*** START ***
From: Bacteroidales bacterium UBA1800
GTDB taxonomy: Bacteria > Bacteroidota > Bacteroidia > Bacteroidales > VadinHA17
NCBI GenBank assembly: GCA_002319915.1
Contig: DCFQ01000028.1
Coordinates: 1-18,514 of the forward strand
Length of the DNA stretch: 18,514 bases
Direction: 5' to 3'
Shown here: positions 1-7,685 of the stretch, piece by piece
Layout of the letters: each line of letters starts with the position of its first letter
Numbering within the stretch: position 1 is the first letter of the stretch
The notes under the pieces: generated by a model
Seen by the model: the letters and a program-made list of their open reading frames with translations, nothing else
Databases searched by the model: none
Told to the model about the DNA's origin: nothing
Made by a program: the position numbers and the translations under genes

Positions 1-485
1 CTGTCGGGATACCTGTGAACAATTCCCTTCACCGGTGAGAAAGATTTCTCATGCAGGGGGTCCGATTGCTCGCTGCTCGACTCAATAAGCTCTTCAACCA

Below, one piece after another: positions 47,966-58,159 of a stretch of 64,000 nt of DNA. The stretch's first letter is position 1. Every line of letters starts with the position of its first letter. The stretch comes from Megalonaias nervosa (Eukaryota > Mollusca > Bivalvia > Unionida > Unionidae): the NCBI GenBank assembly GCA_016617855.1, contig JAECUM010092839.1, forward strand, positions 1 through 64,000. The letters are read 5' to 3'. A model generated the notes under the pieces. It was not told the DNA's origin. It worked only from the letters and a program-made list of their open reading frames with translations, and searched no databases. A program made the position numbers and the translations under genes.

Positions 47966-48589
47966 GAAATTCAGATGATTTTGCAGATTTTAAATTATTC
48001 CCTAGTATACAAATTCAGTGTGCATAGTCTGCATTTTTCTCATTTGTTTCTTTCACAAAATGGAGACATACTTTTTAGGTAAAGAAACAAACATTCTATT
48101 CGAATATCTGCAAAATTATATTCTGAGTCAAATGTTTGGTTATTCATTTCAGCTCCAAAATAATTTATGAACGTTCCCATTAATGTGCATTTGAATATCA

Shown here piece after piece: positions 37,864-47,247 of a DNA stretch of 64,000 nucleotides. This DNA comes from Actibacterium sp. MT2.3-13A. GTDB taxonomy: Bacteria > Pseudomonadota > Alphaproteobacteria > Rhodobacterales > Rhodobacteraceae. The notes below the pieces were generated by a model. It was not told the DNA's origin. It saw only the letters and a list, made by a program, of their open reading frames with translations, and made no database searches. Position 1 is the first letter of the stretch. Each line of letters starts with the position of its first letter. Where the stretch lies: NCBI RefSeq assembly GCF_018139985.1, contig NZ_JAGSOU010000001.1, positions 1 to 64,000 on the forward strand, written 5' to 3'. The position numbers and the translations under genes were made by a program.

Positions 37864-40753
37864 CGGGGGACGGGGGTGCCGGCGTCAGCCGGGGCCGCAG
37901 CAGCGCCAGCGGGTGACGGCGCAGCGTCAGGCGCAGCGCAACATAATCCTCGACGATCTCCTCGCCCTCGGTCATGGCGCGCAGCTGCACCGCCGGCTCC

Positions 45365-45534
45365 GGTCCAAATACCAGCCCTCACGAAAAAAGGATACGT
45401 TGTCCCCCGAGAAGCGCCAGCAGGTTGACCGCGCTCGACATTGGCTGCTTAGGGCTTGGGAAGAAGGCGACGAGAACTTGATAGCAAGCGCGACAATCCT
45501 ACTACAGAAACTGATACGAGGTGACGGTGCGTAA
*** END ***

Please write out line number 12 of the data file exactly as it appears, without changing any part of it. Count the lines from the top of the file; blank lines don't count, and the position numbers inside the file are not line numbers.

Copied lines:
Seen by the model: the letters and a program-made list of their open reading frames with translations, nothing else